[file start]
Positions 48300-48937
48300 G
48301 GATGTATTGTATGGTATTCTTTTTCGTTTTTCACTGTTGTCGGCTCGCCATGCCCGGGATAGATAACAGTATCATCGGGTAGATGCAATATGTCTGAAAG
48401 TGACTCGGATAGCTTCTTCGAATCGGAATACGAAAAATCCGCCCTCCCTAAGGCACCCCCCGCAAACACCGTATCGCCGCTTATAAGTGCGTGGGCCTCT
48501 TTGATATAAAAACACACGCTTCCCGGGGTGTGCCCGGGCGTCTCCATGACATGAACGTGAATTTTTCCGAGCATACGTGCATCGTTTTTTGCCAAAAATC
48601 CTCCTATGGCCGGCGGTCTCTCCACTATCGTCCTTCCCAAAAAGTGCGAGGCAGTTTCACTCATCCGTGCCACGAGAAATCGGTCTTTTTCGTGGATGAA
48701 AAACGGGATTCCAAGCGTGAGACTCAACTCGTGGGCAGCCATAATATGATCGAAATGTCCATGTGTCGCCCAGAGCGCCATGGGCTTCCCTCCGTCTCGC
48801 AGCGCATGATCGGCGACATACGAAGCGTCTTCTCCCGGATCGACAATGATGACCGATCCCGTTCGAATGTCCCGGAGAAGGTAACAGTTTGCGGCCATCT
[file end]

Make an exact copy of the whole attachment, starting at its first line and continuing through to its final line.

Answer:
Positions 48300-48937
48300 G
48301 GATGTATTGTATGGTATTCTTTTTCGTTTTTCACTGTTGTCGGCTCGCCATGCCCGGGATAGATAACAGTATCATCGGGTAGATGCAATATGTCTGAAAG
48401 TGACTCGGATAGCTTCTTCGAATCGGAATACGAAAAATCCGCCCTCCCTAAGGCACCCCCCGCAAACACCGTATCGCCGCTTATAAGTGCGTGGGCCTCT
48501 TTGATATAAAAACACACGCTTCCCGGGGTGTGCCCGGGCGTCTCCATGACATGAACGTGAATTTTTCCGAGCATACGTGCATCGTTTTTTGCCAAAAATC
48601 CTCCTATGGCCGGCGGTCTCTCCACTATCGTCCTTCCCAAAAAGTGCGAGGCAGTTTCACTCATCCGTGCCACGAGAAATCGGTCTTTTTCGTGGATGAA
48701 AAACGGGATTCCAAGCGTGAGACTCAACTCGTGGGCAGCCATAATATGATCGAAATGTCCATGTGTCGCCCAGAGCGCCATGGGCTTCCCTCCGTCTCGC
48801 AGCGCATGATCGGCGACATACGAAGCGTCTTCTCCCGGATCGACAATGATGACCGATCCCGTTCGAATGTCCCGGAGAAGGTAACAGTTTGCGGCCATCT